President Bush Signs Executive Orders on Intelligence

White House officials called the orders an “interim step” in intelligence reform.

“Until the national intelligence director is created by Congress, we want to make sure that we have an interim structure in place to oversee some of these steps that we are taking,” White House spokesman Scott McClellan told reporters.

One order gives the CIA director authority to oversee all 15 intelligence agencies. The two other orders create a national counter-terrorism center and provide guidelines for intelligence sharing among agencies.

The president, who signed the orders days before the start of the Republican National Convention in New York City, has been criticized by the Democratic presidential nominee, Sen. John Kerry, D-Mass., for not acting fast enough on the commission’s recommendation to nominate a national intelligence chief with power over all intelligence agencies.

While White House officials argued they do want to create that position, Kerry said the plans President Bush announced earlier this month do not give enough authority to that individual.

Members of the commission, who recommended the intelligence chief position, said the person should not be charged with both acting as the director of the CIA and overseeing all intelligence agencies.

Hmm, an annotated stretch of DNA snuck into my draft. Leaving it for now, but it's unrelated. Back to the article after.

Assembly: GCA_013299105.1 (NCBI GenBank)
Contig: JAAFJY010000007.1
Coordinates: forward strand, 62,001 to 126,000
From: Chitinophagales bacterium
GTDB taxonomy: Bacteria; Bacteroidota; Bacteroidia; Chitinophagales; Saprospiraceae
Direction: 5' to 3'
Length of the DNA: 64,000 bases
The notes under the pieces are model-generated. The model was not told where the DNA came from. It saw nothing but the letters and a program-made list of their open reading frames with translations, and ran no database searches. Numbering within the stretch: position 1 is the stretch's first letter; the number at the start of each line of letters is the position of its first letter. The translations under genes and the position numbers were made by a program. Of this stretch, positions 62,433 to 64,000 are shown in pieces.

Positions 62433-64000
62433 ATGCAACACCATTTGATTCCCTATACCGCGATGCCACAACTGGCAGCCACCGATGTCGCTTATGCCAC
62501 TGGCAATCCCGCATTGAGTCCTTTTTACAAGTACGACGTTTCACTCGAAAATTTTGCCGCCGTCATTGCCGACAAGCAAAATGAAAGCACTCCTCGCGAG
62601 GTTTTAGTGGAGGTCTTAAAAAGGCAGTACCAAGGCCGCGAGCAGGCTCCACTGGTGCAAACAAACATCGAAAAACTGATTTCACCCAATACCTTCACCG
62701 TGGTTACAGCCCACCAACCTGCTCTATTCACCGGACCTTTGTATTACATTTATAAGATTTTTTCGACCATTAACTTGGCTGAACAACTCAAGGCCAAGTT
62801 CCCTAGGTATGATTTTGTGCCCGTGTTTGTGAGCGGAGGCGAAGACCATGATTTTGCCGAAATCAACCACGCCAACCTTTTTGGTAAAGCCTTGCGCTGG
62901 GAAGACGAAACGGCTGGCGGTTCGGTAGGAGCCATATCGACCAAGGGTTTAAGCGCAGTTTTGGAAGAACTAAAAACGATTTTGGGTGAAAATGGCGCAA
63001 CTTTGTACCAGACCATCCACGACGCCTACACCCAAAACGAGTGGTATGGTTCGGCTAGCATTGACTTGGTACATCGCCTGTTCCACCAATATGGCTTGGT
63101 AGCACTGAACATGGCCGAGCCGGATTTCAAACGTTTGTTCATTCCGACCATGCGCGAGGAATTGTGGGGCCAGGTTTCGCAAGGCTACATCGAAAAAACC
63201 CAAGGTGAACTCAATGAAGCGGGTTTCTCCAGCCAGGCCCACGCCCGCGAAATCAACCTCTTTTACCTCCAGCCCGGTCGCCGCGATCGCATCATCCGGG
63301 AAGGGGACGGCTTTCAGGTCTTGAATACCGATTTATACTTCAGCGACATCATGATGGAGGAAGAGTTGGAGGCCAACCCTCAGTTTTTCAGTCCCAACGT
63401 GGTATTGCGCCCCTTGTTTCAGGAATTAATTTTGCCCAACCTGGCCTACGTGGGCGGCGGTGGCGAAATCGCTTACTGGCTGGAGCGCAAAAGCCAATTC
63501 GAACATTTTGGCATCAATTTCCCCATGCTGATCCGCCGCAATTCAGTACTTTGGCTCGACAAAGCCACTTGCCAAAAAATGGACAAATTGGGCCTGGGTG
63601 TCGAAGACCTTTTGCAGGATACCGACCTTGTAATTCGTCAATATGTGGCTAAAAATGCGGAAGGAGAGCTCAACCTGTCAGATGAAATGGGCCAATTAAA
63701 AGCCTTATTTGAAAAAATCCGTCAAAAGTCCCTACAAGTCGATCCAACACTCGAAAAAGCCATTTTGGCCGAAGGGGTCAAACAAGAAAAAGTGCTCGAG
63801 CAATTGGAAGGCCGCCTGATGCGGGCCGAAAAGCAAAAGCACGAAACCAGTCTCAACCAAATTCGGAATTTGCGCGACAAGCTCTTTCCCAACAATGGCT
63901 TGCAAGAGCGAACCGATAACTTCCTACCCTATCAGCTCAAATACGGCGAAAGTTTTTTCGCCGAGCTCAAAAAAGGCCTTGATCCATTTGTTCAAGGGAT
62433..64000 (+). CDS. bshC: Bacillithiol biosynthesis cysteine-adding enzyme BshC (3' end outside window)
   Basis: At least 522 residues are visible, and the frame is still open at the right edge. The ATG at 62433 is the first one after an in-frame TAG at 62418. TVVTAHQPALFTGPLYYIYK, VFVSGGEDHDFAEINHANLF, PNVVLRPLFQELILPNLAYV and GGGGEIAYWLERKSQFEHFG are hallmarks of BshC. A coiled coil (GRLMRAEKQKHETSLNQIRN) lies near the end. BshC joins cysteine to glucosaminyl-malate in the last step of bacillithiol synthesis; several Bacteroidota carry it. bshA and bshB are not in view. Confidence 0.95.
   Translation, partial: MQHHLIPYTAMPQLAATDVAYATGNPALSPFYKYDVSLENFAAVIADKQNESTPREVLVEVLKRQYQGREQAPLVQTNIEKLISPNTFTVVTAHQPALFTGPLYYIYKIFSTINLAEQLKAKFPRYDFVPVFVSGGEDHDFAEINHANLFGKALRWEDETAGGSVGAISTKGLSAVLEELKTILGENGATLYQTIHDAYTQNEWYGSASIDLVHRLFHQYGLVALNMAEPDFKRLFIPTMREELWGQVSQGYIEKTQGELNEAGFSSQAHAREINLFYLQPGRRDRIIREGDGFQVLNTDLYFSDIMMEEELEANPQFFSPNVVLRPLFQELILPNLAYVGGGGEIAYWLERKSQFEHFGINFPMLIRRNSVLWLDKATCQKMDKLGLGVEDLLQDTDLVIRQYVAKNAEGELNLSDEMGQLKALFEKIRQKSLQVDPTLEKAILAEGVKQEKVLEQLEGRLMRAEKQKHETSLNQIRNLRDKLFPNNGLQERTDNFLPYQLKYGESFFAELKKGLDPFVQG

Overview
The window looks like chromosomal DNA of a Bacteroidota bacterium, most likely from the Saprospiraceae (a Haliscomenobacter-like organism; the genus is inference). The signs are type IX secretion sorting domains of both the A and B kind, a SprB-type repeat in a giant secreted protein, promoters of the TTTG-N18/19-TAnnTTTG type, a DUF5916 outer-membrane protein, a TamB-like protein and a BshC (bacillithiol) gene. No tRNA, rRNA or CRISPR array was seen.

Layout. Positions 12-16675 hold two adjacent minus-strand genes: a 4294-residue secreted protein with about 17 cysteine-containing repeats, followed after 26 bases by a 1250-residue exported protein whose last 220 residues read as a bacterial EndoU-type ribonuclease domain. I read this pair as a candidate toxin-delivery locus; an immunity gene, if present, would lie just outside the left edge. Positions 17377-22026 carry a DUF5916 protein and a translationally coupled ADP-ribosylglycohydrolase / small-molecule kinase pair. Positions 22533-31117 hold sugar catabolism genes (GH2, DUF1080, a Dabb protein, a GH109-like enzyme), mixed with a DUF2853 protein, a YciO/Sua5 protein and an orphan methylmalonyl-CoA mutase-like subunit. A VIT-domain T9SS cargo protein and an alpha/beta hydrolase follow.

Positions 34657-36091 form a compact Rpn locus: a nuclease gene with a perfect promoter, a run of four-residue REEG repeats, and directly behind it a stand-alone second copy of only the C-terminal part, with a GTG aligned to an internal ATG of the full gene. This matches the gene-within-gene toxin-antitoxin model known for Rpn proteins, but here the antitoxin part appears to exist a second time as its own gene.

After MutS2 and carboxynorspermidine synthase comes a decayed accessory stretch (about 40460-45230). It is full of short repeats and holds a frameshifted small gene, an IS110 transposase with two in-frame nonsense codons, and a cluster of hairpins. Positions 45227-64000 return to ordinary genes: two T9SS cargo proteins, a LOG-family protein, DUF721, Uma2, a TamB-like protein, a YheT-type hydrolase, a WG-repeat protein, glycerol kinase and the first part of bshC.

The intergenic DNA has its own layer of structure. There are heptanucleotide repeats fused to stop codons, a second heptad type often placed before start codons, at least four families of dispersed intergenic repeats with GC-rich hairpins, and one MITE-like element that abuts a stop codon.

“Rather than having three or four jobs, the director can now concentrate on the CIA and rebuilding that agency, and ensure that the agency is really reformed so it can do its job,” Thomas Kean, chairman of the 9/11 commission, said. “The idea is to have a CIA director whose job is really the agency. He shouldn’t have to run the whole intelligence community.”

In order to create the new top intelligence job, Congress would have to amend the National Security Act of 1947, which created the CIA, National Security Council and Defense Department, Reuters reported.

Earlier this month President Bush nominated House Intelligence Committee Chairman Porter Goss, R-Fla., as the new CIA director to replace George Tenet who resigned last month. Goss must be confirmed by the Senate, which will start holding confirmation hearings early next month.

In the interim, John McLaughlin is the acting CIA director.